Bachmann FFA/FGA Freightliner flats
◆ GAUGE ‘00’ ◆ MODEL Bachmann 38-625 FGA Freightliner wagons (twin-pack); 38-626 FFA (single pack) ◆ PRICE £99.95 (twin-pack); £49.95 (single pack) ◆ AVAILABILITY Bachmann stockists, www.bachmann.co.uk
ne positive and lasting legacy of Beeching’s modernisation plan for British Rail was the Freightliner concept. Employing a fleet of air-braked flat wagons, standardised domestic and maritime containers could be moved between ports and inland terminals with ease. Manual handling and transhipment of loose goods would be a thing of the past, as intermodal containers could be lifted from train to ship or lorry, with the minimum of fuss. ‘OO’ modellers have been well served in terms of post-privatisation intermodal wagons from Hornby, Dapol and Bachmann, a few of which just about overlap with the final days of BR. And yet, the classic FFA/FGA wagons, launched in the mid-1960s, have been overlooked thus far, save for Hornby’s ancient version that lingers in the budget Railroad range. More discerning modellers have, therefore, been faced with super-detailing those old Hornby wagons or building etched metal kits, such as Colin Craig’s impressive offering. Happily, the situation has now changed, with Bachmann’s much-anticipated release of the FFA/FGA Freightliner flats, complete with an attractive array of containers. Offered in twin-packs (FGA) and single wagons (FFA), it’s possible to assemble authentic five or four-car sets using ‘outer’ and ‘inner’ wagons (see Factfile).
TICKING THE BOXES
Straight from the box, Bachmann’s wagons are impressive, the open skeletal nature of the superstructure being faithfully rendered. Air brake equipment and a modicum of plumbing is provided, along with cross-shafts for the handbrake gear, all being visible from above when running free of containers. In fact, it’s almost a shame to hide the excellent detail by loading the wagons! The character of the bogies has been faithfully captured, with plenty of relief to the side frames. The disc wheels are also impressive, featuring brake discs and calipers within the frames. All vital dimensions appear to have been scaled down correctly, with the ‘outer’ FGA wagons being prototypically longer than the ‘inner’ FFAS and sporting a lovely set of sprung buffers (of the correct diameter) at one end of each vehicle. The low-profile wagon body is rendered predominantly from die-cast metal, with the lower trussing and bogies moulded in tough plastic. Therefore, the vehicles possess adequate mass for reliable running, with an individual car fully loaded with Bachmann’s containers weighing in at 114g (47g unladen). Indeed, this three-wagon set ran impeccably on plain track, across
This three-wagon set ran impeccably on plain track, across points, and successfully negotiated second-radius curves when loaded and empty
points, and successfully negotiated second-radius curves when loaded and empty. Pivoting auto-close-coupling units are provided across all vehicles, with NEM coupling pockets accepting tension locks or other compatible couplers at the ‘outer’ ends of the FGAS. For the ‘inner’ facing ends, Bachmann has provided short, fixed coupling bars, along with a convincing rendition of sagging air pipes. Each wagon is supplied with a bag of extra details, including a sprue of plastic ‘twist lock’ fasteners, which are pushed into holes in the wagon frames from below, to fix the containers in position. However, the fit of the containers is not wholly secure, so beware of picking up a loaded wagon solely by the boxes. Two lengths of fasteners are provided, catering for raised or lowered positions, depending on the sizes and number of containers that you choose to run on each vehicle. Also provided is a set of etched metal splasher covers, designed to fix within the open framing above the bogies. On the real thing, these plates were designed to prevent dirt splashing up from the wheels, although these were often removed in service to ease maintenance. Dummy screw couplings and brake hoses (with attendant brackets) are also provided for installation, as required. The simple BR livery of Rail blue (sides and ends) and black (everything else) has been applied to a high standard, with an array of legible printed legends. The containers have also been rendered to a very high standard. The striking grey and red Freightliner livery is suitable for layouts set from 1966 through to the late 1970s, and the plastic containers feature plenty of detail relief on the sides and ends, including separate door latching poles and handles. Alternatively, Bachmann is offering a similar trio of wagons loaded with a set of corrugated containers, more suited to the 1980-1990s era, branded with a variety of shipping company logos. Furthermore, extra variety – and a broadening of eras – can be obtained by adding containers from the C-rail Intermodal range.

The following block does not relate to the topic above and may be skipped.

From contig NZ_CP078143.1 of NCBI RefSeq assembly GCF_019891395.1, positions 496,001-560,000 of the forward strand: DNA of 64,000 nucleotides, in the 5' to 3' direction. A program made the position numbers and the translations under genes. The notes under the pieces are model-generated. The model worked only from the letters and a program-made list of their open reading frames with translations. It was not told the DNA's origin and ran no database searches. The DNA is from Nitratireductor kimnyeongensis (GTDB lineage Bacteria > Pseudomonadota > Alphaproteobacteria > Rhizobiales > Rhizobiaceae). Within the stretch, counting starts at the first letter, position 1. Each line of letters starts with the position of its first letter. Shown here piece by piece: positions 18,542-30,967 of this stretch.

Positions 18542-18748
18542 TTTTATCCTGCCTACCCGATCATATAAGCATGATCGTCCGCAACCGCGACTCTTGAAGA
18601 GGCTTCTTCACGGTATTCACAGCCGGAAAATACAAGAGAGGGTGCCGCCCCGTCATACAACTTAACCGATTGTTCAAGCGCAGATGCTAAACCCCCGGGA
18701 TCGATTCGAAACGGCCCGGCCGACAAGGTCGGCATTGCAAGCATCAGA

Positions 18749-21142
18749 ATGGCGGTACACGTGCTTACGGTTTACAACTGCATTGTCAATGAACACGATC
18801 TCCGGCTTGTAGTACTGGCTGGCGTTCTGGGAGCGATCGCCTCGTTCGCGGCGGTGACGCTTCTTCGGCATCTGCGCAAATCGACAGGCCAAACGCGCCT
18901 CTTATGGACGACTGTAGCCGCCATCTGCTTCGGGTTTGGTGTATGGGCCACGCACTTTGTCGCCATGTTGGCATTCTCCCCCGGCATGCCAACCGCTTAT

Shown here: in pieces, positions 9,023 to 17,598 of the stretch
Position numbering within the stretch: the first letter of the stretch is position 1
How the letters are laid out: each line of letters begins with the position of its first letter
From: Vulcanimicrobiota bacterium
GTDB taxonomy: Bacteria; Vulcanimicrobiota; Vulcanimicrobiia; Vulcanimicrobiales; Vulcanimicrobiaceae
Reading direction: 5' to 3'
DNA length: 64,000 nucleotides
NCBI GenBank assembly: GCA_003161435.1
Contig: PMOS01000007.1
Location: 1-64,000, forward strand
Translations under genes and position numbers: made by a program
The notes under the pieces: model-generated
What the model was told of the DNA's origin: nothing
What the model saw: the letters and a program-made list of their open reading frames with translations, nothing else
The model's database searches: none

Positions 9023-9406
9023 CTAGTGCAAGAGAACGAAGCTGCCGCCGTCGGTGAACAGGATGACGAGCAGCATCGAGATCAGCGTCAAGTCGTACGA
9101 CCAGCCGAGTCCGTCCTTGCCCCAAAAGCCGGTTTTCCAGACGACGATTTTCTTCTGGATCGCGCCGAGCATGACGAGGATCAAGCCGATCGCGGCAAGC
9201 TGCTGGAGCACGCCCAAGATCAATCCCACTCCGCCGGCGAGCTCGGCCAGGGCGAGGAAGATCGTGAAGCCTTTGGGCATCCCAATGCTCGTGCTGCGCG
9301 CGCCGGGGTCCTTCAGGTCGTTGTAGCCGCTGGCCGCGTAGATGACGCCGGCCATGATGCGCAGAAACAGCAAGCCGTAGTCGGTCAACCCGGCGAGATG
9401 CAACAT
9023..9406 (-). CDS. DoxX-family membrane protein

Bachmann’s FFA/FGA wagons successfully fill a gaping hole in RTR air-braked freight stock for BR and early privatisation-era modellers. With these earlystyle containers, modellers can recreate the 1966-1980 period, perhaps with Class 47, ‘Western’ or AC electric traction for longer rakes, while Type 2 or Type 3 diesel locomotives would be suitable for shorter, ‘feeder’ services. Even by today’s standards, these wagons seem a little pricey at first glance: you’re looking at almost £250 just to assemble a prototypical five-car set. That said, with the attention to detail and high-quality finish – plus the importance of the prototype – they make for a worthy investment.